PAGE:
© Ruth Lopez
"In some parts of Spain where butter is a rare article of merchandise it is sold not by the pound, but by the yard. It is brought from the mountain districts in sheeps intestines, like sausages that are "tied off" with string in lengths as required by the buyer." — Berrien County Record, 1882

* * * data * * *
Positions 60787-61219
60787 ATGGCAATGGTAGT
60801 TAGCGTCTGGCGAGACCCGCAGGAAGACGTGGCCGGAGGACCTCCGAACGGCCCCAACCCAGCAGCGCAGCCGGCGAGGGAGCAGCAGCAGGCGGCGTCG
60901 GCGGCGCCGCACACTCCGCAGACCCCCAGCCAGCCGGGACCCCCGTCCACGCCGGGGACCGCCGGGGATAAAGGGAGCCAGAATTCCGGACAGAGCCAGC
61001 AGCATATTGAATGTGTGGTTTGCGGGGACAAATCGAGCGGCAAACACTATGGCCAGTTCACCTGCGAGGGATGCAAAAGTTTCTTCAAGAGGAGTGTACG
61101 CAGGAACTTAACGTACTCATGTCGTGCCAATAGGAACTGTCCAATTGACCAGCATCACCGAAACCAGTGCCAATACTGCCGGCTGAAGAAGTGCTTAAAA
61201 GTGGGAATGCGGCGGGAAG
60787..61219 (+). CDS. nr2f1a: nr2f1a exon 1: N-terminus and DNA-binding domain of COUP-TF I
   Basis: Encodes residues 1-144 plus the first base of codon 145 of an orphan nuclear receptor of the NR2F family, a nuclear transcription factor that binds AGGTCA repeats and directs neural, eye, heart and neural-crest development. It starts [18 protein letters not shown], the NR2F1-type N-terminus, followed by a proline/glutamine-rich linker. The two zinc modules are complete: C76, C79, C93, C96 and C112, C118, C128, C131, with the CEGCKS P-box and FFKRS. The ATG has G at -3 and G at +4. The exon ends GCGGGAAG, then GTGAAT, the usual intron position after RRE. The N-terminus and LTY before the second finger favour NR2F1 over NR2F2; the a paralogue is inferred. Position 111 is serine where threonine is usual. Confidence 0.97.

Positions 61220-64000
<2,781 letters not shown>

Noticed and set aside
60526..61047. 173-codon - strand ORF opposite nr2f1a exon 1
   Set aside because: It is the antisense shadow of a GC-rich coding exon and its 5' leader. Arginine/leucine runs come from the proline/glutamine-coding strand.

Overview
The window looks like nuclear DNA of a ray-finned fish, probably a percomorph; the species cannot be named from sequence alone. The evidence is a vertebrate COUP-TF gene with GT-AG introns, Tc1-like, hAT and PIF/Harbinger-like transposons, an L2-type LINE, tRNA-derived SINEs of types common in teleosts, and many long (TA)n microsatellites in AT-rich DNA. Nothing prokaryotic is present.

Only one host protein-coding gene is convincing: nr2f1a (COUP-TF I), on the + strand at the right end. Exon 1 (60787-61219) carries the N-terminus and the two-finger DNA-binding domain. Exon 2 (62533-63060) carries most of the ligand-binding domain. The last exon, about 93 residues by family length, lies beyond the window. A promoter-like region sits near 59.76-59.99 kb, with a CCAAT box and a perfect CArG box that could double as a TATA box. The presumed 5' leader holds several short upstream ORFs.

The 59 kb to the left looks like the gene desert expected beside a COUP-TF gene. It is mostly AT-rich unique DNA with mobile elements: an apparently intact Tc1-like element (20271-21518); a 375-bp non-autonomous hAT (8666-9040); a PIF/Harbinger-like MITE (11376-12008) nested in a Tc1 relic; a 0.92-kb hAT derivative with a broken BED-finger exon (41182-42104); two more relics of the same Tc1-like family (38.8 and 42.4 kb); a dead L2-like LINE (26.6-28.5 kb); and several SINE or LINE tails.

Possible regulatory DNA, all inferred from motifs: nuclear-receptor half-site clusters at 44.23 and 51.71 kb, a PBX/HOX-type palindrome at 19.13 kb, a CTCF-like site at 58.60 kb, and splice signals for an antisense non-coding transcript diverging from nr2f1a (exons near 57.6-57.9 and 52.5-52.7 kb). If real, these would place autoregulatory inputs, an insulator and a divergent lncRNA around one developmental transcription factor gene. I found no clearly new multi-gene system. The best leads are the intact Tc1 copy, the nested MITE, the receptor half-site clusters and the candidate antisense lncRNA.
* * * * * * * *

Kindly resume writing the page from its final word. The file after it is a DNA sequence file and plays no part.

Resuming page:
Getting sidetracked while doing research is a given. Book titles jump off their spines at me in libraries and archives and it is not uncommon to end up with an armload of books before I've located the call number that was the original quest. Historic newspapers are particularly enticing; I might be searching for a court case and end up copying a recipe for making ink. The bottom columns of news articles might include factoids or a poem to fill the hole. Newspapers in the agricultural regions of the United States used food tidbits, like the one above, to fill the space. I'll tell you what I was seeking originally another time, Rose because now it is all about butter and Mrs. Krausek — the best kindergarden teacher in the universe. Here is one memorable learning activity: we sat in a circle and passed around a jar filled with cream. We would shake the jar until we tired and passed in on. Eventually it solidified and we spread it on saltine crackers and ate it as our afternoon snack. What did we talk about while it was happening? Dairy cows? Butter churns? Did we sing? A reenactment is in the planning stages.